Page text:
Cynthia Hamburger spent years climbing the corporate IT ladder, including a stint as a CIO at Dun & Bradstreet, yet when she was offered the CIO post at Learning Ally, she politely declined.
It wasn't Learning Ally's nonprofit business model or smaller stature that was the turnoff, and she clearly spied opportunity for technology-driven change at the company, which provides audiobooks and services for people with learning disabilities.
The problem, as Hamburger saw it, was that the CIO role was too narrow to drive the scope of what needed to be accomplished. It was only when the company agreed to create a combined CIO/COO post that Hamburger was game to get on board.
"When I was first offered the position as CIO, I had no interest," says Hamburger, who stepped into her official role in April 2013. "When they started to add in the operational side ... it became much more interesting. This was a 65-year-old company in need of a technical reinvention. I had to have [responsibility] for enough of the business that I could control my destiny and really start the transformation process."
With technology now the cornerstone of most companies' operations, there is a growing cross-industry push to connect the oversight of IT with operations. In some cases, like at Learning Ally, the answer is a blended CIO/COO position. At other companies, the CIO is now reporting to the COO or to a hands-on CEO instead of the CFO, which had been the prevalent organizational structure in recent years due to the focus on cost cutting.
The 2013 IT Trends Survey conducted by the Society for Information Management confirms some movement as to where the CIO fits in the overall executive management suite. The study, of 650 senior IT leaders, found that 44.7% of CIOs are now reporting directly to the CEO, up from prior years, with 14.4% answering to the COO, and 27.1% under the jurisdiction of the CFO, a decline from years past.
While the actual reporting structure will vary according to a company's business goals, culture and executive skill sets, the common theme to the reshuffling of the management deck is to break down organizational silos and other barriers preventing technology from driving innovation and delivering a competitive edge.
"IT and business operations have converged in the enterprise to the point where you can't have one without the other," says Cory Chaplin, director of technology solutions for West Monroe Partners, a management and technology consulting firm. "It used to be that IT was a support function, making sure people had phones and computers. Now IT is in charge of everything from e-commerce applications to mobility. Since those things are the business ... it makes sense to have more overlapping roles."
The case for CIO/COO alignment
Having a closer CIO/COO connection, whether in the form of a new reporting structure or a combined role, makes particular sense in a couple of scenarios. Companies with a strategic mandate to effect operational efficiencies or those divesting assets as a result of a merger or acquisition stand to gain significantly from tighter alignment between these two roles, says Tim Stanley, a former CIO and COO and now president of Tekexecs, an executive advisory and consulting company.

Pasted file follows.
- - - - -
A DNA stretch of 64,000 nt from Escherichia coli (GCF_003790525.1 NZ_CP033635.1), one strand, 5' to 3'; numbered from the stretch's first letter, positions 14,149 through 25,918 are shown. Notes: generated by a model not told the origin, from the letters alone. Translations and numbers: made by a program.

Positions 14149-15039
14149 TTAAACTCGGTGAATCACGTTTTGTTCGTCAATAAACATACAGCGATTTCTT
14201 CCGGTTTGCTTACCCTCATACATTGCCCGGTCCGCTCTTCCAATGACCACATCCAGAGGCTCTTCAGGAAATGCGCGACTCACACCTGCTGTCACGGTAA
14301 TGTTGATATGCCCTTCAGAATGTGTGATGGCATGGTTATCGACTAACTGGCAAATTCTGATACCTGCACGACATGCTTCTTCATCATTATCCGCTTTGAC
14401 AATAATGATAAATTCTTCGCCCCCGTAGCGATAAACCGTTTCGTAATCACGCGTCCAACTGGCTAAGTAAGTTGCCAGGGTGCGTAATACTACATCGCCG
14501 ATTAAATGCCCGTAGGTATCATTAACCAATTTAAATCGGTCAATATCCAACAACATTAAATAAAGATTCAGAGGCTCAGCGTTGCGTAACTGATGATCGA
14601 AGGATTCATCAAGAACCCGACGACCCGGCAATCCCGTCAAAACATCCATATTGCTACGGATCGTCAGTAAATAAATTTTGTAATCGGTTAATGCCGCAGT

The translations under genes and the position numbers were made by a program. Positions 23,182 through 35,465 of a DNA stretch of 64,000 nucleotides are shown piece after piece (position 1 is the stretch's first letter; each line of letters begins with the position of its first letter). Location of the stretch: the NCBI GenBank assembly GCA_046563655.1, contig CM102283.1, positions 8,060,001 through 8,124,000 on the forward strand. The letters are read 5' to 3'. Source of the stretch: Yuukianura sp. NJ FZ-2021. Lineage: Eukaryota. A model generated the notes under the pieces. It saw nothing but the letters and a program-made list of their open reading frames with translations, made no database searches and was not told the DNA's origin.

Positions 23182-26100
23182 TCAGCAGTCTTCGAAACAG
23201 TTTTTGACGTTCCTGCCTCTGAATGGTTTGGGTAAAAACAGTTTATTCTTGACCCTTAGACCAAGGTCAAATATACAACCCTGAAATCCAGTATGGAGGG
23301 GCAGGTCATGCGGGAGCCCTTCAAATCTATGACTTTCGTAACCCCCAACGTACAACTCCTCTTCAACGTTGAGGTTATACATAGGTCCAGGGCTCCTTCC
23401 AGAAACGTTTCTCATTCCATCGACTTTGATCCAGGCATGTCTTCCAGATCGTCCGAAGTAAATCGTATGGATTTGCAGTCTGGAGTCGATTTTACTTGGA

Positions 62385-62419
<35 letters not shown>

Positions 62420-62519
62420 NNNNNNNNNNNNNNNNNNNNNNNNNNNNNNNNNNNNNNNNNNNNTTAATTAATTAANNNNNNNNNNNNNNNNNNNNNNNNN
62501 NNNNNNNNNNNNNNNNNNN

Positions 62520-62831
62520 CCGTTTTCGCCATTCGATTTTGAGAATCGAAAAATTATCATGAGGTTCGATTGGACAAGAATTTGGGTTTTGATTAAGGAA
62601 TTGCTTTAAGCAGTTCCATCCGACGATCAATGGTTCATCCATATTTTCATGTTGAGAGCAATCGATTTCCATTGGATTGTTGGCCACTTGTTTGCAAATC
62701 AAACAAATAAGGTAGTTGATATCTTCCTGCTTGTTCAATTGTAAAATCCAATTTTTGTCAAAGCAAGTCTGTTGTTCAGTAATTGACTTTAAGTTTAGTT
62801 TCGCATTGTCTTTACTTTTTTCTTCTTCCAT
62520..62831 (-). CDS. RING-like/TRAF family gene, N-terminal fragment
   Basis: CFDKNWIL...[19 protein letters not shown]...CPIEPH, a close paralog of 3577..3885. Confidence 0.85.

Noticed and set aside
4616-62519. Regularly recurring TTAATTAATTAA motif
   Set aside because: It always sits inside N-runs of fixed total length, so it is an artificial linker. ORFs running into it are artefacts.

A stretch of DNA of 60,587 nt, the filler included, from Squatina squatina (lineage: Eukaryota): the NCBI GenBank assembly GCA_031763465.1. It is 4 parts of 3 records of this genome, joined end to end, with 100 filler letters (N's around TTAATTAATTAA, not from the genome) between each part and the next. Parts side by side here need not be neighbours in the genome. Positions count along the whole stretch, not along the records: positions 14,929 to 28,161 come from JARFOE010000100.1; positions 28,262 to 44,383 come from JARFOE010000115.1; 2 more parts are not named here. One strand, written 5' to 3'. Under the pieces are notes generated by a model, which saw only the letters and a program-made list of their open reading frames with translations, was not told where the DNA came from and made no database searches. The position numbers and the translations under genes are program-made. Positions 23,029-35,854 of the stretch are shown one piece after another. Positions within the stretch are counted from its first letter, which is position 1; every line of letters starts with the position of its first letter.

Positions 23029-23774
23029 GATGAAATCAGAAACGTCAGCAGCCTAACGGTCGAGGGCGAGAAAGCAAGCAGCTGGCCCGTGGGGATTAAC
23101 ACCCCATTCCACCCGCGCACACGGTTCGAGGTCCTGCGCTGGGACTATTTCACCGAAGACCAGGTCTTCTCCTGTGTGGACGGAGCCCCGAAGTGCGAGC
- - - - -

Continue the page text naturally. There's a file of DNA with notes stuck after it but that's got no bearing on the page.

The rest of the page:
Companies that have also made a significant operational investment in technology and have heavy lifting to do in the areas of IT deployment and change management would also be well served by fostering a tighter relationship between the two posts and their respective organizations, which historically have been run separately, he adds.
"The COO is often a ringleader and the accountable party to pull stuff together across areas, and IT by definition is the connective tissue and an enabler for getting stuff done," Stanley explains.
Richard Thomas, CIO at Quintiles, which helps drug and medical device companies through the process of clinical trials, says his direct reporting relationship with the COO was invaluable during a period of heavy transition back in the mid-2000s.
In addition to keeping up with the rapid-fire pace of change in the healthcare sector, Quintiles was transforming to become a global company, Thomas explains. That process involved leveraging a range of technology initiatives, including clinical systems, modern email and collaboration platforms and an ERP upgrade to enable new global processes.
At the time, the Quintiles CEO and company founder played more of an external-facing role, according to Thomas. The COO was a natural candidate to oversee IT since he had visibility across the organization and could control the pace at which things changed. "Working with the COO in such a tight partnership meant tradeoff decisions could be made in real time and with complete clarity on what the future would look like," Thomas says.
Trending: "CIO-plus" roles
In many cases, when IT and operations do converge, it's not a case of a traditional COO taking the reins of IT, but rather of an elite CIO stepping up. That's part of a broader trend to award the senior IT role more responsibility -- what some management consultants are calling "CIO-plus."
"The great CIOs are becoming more of an operator and view their role like a COO, thinking more broadly and recognizing their strategic perch in the corporate structure," says Peter High, president of Metis Strategy LLC, a boutique strategy and management consulting firm. "They are more likely to have an intimate understanding of other areas like human resources and the supply chain that arguably no other leader has, so it's logical for them to take that next step to COO."